In February officials from the New York State Department of Health summoned senior executives from WellCare Health Plans to a private meeting in Albany. Attendance was not optional.
For the third straight year, WellCare, which covers 75,000 New York State Medicaid beneficiaries, had just received low marks for the quality of care it was delivering, a scorecard that includes doctor visits for children, diabetes treatment, and cancer screenings.
In most large states, that would be unremarkable: Many Medicaid managed-care plans, especially those run by for-profit insurers, report below-average access to medical services with few consequences, according to a study conducted by Bloomberg Government.
This time, things were different. The New York officials told WellCare that under a previously unused 2008 rule, the company’s weak performance had triggered a six-month probation period for its plan. After that, “If we have not seen an improvement, we will terminate their contract,” says Jason Helgerson, New York State’s Medicaid director. To date the state has yet to make a decision.
New York’s get-tough approach with WellCare is part of a package of measures—some sticks, some carrots—that are helping the state get improved results from its private Medicaid plans. In 2009, the latest year for which figures are available, New York’s Medicaid plans scored higher than those of California, Florida, and Illinois on a range of health-care indicators, including access to primary and ambulatory care, breast cancer screening, and cholesterol control among diabetics.
State governments, caught between stagnant tax revenue and rising medical costs, are turning increasingly to private health insurers to cover their beneficiaries in Medicaid, the program for the poor and disabled jointly financed by the federal and state governments. Of the $432 billion spent on Medicaid last year, about $90 billion went to managed-care organizations, according to a congressional advisory committee.
The challenge for states is finding ways to ensure that private Medicaid plans, especially for-profit plans, don’t sacrifice the care they provide to the poor in return for higher margins. Federal law requires states to issue annual report cards on their Medicaid plans, but their usefulness is questionable. The reporting criteria are sometimes chosen by the plans themselves; opaque grading techniques obscure comparisons between plans; and problems flagged in one year’s report often reappear, unresolved, the following year. Last year, Texas failed to issue its annual report card altogether.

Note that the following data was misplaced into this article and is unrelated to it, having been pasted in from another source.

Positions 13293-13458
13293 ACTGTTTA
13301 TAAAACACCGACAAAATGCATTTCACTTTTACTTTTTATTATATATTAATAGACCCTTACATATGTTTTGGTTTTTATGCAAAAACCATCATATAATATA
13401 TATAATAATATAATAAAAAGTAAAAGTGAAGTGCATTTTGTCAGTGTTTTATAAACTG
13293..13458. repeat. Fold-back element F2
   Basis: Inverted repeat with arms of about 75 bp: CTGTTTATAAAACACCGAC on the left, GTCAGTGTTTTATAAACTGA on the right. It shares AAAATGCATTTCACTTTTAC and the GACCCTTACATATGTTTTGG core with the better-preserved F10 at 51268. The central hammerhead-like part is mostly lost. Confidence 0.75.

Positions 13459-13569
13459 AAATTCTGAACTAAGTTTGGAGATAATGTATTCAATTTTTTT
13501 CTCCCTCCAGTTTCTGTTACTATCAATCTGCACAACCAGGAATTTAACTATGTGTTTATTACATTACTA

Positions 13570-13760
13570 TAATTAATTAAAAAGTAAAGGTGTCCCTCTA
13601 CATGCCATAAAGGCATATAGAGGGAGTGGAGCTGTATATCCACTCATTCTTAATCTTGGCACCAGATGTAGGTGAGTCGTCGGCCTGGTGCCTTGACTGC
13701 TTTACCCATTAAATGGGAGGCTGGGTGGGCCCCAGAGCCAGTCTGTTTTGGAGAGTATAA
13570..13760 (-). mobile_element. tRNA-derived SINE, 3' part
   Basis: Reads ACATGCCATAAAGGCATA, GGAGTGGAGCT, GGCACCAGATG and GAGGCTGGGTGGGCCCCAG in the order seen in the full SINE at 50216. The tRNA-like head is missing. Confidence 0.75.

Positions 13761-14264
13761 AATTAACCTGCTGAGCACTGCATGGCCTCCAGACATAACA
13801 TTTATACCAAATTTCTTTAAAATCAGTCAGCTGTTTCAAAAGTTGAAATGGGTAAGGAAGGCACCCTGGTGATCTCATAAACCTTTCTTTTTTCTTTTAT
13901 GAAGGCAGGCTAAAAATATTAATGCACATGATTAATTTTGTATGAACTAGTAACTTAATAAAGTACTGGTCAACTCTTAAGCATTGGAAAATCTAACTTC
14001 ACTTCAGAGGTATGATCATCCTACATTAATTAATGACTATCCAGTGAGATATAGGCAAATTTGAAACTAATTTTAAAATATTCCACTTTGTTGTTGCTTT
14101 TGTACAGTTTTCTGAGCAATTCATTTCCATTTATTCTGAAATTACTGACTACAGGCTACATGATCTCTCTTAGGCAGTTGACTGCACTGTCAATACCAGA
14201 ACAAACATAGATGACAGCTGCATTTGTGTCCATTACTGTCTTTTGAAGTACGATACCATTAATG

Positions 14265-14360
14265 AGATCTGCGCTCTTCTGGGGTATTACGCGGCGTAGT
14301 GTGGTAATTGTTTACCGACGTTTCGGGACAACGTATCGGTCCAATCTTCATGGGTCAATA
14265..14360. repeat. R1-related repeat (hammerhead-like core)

While Texas and other large states, including Florida, have kicked out Medicaid plans on a case-by-case basis, New York has clear criteria for designating and, if necessary, removing the worst performers. If a plan doesn’t qualify for bonus payments for good performance for three years in a row, state officials have the authority to terminate its contract.
That difference reflects a series of subtler distinctions between New York and other states. According to numbers provided by the state, only four of New York’s 45 Medicaid plans are run by for-profit insurers. Most are small nonprofit plans run by local organizations. Helgerson says he’s seen “managed-care companies try to throw their weight around.” He adds, “the individual plans have a little less leverage over us.”
Another difference is the scale of New York’s payments for good performance—the carrot to its stick. The state offers Medicaid plans bonuses of as much as 3 percent of their total revenue, worth $100 million or more statewide. “We put more money at risk than I think virtually any other state,” Helgerson says.
Finally, New York issued a rule in January requiring its plans to spend at least 85 percent of their premium revenue on medical care by April 2015. Of the five largest states, only Illinois has a similar rule, requiring just 80 percent spending. (While the 2010 health-care law has a similar provision for commercial insurers, that law excludes Medicaid plans.)
Even WellCare may be coming around. The company “recognizes that continued improvement is needed,” spokesman Jack Maurer said in a statement, and has been “working diligently to meet the state’s performance standards.”